- Manpreet Singh in India
The place is a spirituality-sellers paradise. Tibetan Buddhism is the new
fad--`like blue jeansamongst the worlds spirituality shoppers who flock
to Dharamsala, known as the "Little Lhasa in India". Home to near 15,000 Tibetan
refugees in India it became a hot destination with foreign spiritual pilgrims and tourists
after Tibetans' spiritual and political leader His Holiness Dalai Lama got Nobel Prize for
peace in 1989.
With Tibetan image becoming popular world over anything with Tibetan
and Buddhist tag is a big business here. Ready-made variety of spiritual experiences is
the packaged deal. The walls of McLeod Ganj are cluttered with posters of Buddhist
spirituality, meditation, philosophy, rainbow reading, moon power, Zen; besides Tibetan
cooking medicine and yoga which overshadow a few signs exhorting the boycott of
Chinese-made goods and seeking Tibets freedom. Teaching Buddhism is a lucrative
A large number of young and old foreigners with freshly tonsured heads
(some in newly acquired maroon Buddhist robes) make a beeline to attend philosophy and
meditation classes. Squatting in the dimly-lit incense-smoked rooms, and struggling to
chant in Tibetan language some `mantras' after the Lama's voice-- is the scene they love
to be in.
Thubten Samphel, Information Secretary with the Tibetan
Government-in-Exile sees the commercialisation of Buddhist spirituality in a larger
context, "Any philosophy from the east has become industry. The materialistic western
world finds itself in a spiritual vacuum and looks towards the east and it becomes a
demand-and-supply kind of thing. Its sad, but you cant prevent people from
desiring to make more money."
Thubten even justifies foreigners `flirtation with Tibetan
Buddhism' as it leads to desired political objectives: "It all may seem commercial
but it is an opportunity for us to make the world aware of whats happening in Tibet.
There are some foreigners who have taken serious interest and supported our cause of
Tibets liberation from China, only after taking interest in Tibetan Buddhism, wisdom
But many Tibetans find this idealised and romanticised view of Tibetan
culture and Buddhism as `crazy. A sort of experiment and fashion with foreigners.
"Buddhism is quite a fashion here," says Tenzin Kunga, a young monk at Tse Chok
Ling Monastery. "Its even ridiculous. After attending a 3-4 day course, they
think themselves to be masters of religion. Some even start teaching Buddhism to make
money. Most foreigners are simply crazy, a few serious and some really clever."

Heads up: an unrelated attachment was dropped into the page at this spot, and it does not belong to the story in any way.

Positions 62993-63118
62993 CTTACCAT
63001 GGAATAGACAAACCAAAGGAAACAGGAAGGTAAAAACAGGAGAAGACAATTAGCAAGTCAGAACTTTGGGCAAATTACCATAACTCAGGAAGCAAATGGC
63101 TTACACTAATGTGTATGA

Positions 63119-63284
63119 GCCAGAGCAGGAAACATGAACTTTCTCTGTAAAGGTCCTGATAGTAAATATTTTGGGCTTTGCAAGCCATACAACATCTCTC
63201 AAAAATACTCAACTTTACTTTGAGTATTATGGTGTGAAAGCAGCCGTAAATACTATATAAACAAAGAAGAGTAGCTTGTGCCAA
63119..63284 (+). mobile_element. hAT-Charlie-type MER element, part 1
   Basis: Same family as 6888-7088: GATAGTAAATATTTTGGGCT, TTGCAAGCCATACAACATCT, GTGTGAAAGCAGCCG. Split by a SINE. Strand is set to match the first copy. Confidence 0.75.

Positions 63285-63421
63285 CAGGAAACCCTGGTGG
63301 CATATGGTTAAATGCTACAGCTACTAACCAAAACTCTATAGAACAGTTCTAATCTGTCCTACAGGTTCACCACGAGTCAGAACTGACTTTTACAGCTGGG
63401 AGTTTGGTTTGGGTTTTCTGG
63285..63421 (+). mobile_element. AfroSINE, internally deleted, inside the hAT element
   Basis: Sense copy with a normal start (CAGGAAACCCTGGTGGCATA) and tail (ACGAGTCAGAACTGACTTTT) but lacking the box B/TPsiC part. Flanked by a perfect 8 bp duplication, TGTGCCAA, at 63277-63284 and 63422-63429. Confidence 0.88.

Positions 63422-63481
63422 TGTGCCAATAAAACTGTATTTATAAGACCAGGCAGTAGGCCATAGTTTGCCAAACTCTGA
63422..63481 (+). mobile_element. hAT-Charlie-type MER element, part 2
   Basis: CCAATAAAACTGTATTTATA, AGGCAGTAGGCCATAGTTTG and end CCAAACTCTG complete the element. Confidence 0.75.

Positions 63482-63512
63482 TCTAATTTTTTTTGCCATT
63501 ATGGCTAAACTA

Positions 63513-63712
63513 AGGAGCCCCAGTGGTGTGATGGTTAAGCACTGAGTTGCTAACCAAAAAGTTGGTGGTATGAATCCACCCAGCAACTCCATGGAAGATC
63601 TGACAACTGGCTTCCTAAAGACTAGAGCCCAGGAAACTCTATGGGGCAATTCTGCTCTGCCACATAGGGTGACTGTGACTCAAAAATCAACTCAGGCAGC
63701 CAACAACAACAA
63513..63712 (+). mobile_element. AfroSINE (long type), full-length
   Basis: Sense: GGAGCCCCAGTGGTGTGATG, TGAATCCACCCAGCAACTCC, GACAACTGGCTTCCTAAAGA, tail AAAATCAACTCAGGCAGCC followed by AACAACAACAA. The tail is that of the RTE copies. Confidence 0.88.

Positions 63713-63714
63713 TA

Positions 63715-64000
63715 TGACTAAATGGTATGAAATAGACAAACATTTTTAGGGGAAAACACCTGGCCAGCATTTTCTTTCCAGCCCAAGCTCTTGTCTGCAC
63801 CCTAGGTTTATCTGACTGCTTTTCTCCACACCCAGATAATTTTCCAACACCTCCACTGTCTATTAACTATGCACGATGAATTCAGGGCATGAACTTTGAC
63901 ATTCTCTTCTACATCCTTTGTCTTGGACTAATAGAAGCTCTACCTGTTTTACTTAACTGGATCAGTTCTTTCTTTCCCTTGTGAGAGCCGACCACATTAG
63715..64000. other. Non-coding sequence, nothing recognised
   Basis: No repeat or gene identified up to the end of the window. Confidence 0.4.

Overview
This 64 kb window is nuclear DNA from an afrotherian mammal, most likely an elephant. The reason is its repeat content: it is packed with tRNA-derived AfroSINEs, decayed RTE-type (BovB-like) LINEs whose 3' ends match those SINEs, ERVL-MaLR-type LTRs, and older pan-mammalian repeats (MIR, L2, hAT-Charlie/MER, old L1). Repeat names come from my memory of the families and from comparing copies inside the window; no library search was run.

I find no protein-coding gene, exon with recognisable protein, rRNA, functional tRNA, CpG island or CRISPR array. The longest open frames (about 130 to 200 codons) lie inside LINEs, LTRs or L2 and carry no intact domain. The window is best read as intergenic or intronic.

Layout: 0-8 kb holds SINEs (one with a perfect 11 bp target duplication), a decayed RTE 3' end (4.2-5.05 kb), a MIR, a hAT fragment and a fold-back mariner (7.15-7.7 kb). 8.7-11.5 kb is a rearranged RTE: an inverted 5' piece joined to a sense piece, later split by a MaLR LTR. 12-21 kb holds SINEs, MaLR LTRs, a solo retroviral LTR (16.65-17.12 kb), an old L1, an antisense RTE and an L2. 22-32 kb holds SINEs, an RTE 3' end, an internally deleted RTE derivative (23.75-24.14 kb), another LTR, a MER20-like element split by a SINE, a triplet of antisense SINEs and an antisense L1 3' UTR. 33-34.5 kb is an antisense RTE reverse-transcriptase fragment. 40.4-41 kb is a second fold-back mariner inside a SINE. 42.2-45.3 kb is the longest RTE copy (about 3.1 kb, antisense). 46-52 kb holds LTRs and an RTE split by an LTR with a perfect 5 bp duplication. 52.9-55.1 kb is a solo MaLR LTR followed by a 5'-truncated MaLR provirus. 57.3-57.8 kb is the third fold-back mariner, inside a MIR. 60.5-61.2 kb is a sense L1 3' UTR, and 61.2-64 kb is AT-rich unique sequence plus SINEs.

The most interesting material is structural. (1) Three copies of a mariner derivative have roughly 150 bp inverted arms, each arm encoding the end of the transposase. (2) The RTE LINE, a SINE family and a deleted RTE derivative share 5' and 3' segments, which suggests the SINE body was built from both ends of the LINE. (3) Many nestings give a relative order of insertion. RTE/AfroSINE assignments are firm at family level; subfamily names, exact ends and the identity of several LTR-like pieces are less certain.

Buddhism is a very intensive and
deep religion. There also are serious students of Tibetan culture and religion, though a
few. Says Tyler Dewar, 24, a Canadian studying Buddhism for the last two-and-half years;
and is in McLeod Ganj for the second time, "I find the handful of people in Canada
who take interest in religion have more solid grounding in Buddhism than the overflowing
streams of foreigners taking classes here. I think most foreigners are testing waters or
may be looking for some entertainment through spiritual experimentation. Moreover, they
also need to fill time in a remote country." Tyler's ambition is to land in a job as
a translator of Tibetan language.
Admitting spiritual starvation of the west Tyler explains: "The
young people in the west find Buddhism and other eastern religions attractive as they are
not authoritative like Christianity. Although I was born to a Christian family but in my
heart I never felt I was a Christian."
"Religion of convenience" is how Ella Benami, an Israeli
woman finds Buddhism. Ella studied Buddhism in Nepal for two months but finds practicing
religion quite easy here: "Buddhism in Nepal was more ritualistic, while here
its more comfortable and convenient."
Most of the westerners spiritual-shopping in the world land in McLeod
Ganj due to the presence of His Holiness Dalai Lama which lends an aura of spiritual
ambience to the place. Tibetan Government in Exile holds classes in Buddhist philosophy at
Tibetan Library and Archives at nominal prices. Only these classes have some amount of
seriousness and are quite favourite with the foreigners. Other spirituality-shops that
have mushroomed all over the town seek to rake moolah, religiously. Spiritual healers,
Yoga and Reiki masters have also joined the bandwagon, lured by lucre. Such
commercialisation certainly undermines religious sanctity.
As an old Buddhist monk R. Tsering puts it: "Most foreigners
dont find anything sacred about religion. It's a new experiment like a new dish. For
them its a plaything, a time-pass in a foreign land. And they have dollars at which
the growing number of spirituality-sellers aim at. As religion becomes secondary in the
race for money, reverence is lost." Sanctity in any business is in terms of profit
making. Targeted by spirituality-sellers the foreign tourists are promised `complete
awakening', `spiritual clarity' or `multi-dimensional vision' in this `unusual spiritual
pilgrim's destination in the world'. The only enlightenment they may get, if they are
seeking any, from the roadside spiritual gurus is in the lighter weight of their wallets.
Spiritually, they may return as dry as they had come, some even disillusioned.